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Installing Ubuntu on Partition


OSNN Veteran Original
I have a 200GB drive, 78.6GB left on that drive.

I want a 40GB partition out of the 78.6GB, leaving 38.6GB

I have been using Partition Magic 8.0 to do my paritioning.

I tryed making a 40GB Partition, but when I load the Ubuntu CD, and go into the installation, everything gets complicated. Ubuntu needs, 3 different things and has all kinds of weird names.

Can anyone explain, how do I simply choose that 40GB parition for my Ubuntu.

From within Partition Magic 8.0 it shows this on the details of the drive..

Partition - Type - SizeMB - Used MB - UnusedMB - Status - Pri/Log

Main Drive (C: ) - NTFS - 150,766.2 - 110,180.6 - 40,585.6 - Active - Pri

(*) - Extended - 40,113.5 - 40,113.5 - 0.0 - None - Pri

Ubuntu (l: ) - NTFS - 40,113.4 - 65.4 - 39,948.0 - None - Logical

What is the (*) part of the drive, and when I try installing Ubuntu, I can't seem to really find any of these. Should I use the Partitioner build within the Ubuntu install?


OSNN Veteran Original
I ran the LiveCD, and started the installation, and I get to step 3 and it dosen't do anything, keeps saying its loading, but nothing is happening??
Last edited:


Are we there yet?
If you are using the Live CD you may want to give gparted a try for adjusting your partitions. If you are new to creating or adjusting partions for linux, I found the easiest way was just to leave the amount of disk space that you want to use for your linux drive totally blank. The during the installation choose the option "Use largest unused disk space".

If you want to do your partitions yourself, you need to create two volumes. One will be your swap space and generally is figured by doubling your amount of RAM in your PC. (1 gig of RAM = 2 gig swap drive) The rest of the space will be used for your main partition using ext3 filesystem.

Your final system setup should look similar to the attached image. This example has 4 NTFS drives 1 swap drive for Ubuntu and 1 EXT3 drive for the installation of Ubuntu.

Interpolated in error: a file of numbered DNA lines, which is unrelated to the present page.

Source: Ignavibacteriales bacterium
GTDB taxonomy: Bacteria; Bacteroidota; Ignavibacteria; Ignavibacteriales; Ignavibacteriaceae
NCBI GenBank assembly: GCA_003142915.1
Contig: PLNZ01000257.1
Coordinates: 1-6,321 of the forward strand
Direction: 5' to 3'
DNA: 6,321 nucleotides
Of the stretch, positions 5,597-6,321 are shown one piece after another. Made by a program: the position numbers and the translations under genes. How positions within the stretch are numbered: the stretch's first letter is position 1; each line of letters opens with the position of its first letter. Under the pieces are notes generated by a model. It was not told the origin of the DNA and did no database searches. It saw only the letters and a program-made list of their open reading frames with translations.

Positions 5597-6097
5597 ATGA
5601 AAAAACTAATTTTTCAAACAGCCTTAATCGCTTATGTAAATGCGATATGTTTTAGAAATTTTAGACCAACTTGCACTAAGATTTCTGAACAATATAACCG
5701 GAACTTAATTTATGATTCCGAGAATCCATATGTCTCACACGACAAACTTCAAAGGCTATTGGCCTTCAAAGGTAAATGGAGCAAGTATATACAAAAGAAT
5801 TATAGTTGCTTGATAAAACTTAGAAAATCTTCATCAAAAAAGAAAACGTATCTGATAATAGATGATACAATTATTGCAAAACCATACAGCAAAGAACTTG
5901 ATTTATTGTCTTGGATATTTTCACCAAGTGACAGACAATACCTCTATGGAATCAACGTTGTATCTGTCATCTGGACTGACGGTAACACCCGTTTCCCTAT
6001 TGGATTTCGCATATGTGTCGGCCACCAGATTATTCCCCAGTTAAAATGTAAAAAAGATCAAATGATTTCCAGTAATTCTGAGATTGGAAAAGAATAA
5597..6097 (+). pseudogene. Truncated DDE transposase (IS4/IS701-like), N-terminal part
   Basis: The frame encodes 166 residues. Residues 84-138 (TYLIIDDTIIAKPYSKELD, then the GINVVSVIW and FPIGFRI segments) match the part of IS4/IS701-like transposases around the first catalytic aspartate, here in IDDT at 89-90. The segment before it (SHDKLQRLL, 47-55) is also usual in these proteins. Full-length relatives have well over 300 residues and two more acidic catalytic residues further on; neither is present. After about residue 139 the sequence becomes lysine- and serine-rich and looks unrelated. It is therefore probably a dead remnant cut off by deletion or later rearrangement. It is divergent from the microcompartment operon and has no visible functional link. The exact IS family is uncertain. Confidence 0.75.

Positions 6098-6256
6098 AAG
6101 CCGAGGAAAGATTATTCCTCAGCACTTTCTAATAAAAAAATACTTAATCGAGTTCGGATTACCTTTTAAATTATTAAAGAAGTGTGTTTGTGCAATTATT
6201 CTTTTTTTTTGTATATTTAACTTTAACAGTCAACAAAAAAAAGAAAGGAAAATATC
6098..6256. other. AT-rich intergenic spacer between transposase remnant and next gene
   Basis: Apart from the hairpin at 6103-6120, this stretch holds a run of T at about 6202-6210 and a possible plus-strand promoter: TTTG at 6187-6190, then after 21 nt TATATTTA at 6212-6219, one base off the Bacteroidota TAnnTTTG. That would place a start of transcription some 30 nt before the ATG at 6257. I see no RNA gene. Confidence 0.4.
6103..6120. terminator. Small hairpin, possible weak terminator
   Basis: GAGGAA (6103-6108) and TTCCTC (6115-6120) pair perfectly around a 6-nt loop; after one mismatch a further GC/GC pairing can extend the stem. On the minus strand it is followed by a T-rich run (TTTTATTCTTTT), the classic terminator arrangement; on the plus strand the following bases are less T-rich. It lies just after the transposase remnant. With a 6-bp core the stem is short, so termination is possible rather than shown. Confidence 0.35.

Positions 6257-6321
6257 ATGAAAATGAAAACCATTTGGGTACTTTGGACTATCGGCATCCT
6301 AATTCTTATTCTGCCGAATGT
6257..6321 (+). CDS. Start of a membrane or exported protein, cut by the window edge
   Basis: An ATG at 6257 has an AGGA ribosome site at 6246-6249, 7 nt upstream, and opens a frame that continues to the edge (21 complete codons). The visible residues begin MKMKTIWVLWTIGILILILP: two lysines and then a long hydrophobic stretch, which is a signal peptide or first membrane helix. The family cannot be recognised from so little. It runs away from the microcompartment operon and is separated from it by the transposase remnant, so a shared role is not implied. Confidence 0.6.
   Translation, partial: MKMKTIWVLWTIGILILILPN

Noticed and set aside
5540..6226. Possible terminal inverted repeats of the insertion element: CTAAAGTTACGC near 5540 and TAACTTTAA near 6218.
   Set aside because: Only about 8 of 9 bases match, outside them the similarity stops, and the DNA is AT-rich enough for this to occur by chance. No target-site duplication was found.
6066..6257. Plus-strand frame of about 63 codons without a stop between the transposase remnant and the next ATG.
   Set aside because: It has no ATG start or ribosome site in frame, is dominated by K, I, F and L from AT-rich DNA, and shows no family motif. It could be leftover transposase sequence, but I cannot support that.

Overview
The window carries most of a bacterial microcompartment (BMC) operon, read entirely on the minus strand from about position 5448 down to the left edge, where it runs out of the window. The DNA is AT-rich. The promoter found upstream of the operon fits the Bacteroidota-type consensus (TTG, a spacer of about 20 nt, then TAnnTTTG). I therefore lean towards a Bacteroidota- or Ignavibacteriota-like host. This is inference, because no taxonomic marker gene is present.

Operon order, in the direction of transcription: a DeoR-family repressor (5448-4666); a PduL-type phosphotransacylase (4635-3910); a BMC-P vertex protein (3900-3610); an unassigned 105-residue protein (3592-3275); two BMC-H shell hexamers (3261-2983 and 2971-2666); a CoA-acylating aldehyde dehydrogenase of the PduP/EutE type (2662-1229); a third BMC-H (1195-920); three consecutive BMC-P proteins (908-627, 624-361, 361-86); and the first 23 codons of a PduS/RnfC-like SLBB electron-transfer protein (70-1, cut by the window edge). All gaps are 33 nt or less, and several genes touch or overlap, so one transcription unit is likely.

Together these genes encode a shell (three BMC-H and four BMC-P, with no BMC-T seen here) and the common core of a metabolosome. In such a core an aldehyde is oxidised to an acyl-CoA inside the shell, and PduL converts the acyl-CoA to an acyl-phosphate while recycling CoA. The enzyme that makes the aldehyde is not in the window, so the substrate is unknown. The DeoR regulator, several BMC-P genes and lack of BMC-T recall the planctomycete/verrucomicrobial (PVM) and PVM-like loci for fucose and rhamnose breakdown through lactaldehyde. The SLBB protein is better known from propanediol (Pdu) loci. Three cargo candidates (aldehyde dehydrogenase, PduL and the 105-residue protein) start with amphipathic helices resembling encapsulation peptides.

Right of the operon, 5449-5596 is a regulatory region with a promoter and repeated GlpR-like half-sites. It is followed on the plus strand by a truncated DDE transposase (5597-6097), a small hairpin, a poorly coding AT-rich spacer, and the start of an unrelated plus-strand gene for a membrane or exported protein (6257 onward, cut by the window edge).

You made the Linux partition NTFS. Linux will (sort of) work with NTFS but it makes life problematic. Change it to FAT32 for your learning period then change it back to NTFS latter and reinstall once you are more adept at Linux.

Also create a small ~5 GB FAT32 partiton for data swapping between Windows and XP. You can swap without it, but it makes life easier.


OSNN Veteran Original
Thought you could only have one type of filesystem on a drive, NTFS, all has to be that? I guess I am wrong?

Anyone, have ideas about the freezing?


Debiant by way of Ubuntu
You are wrong.... each partition can have its own file management system.

Why not repartition? I see no real reason to try using NTFS with Linux, having a FAT32 area for file exchange is necessary though if you want to move files back and forth. I think once you have done this there will be no more freezing - that could be down to a bad CD or many things - best to just move on I would think.


OSNN Veteran Original
So let me refresh what I should do.....create a 40Gb NTFS partition, with lets say a 2GB FAT32 SWAP....then


Are we there yet?
How important is file exchange between Windows and Linux? This all seems a little twisted just to share files when it can be done other ways. If you were to do installation of Ubuntu only on a machine, you would create a linux-swap drive and an ext3 drive since it is the most efficent. This can also be done on a dual boot (WinXP and Ubuntu) and still allow for sharing of files. If you already have Windows installed and you are installing Ubuntu 6.06, Ubuntu should automaticlly mount your Windows partitions for you during the installation process (After install, look in your places menu). This however will only allow you read access to the NTFS drives. (This may be the one downfall) On your Windows installation, install EXT2 IFS. This will allow you to map a drive and assign a drive letter to your Linux partition if it is in the ext3 format. This allows you to have read AND WRITE access to your Linux partition.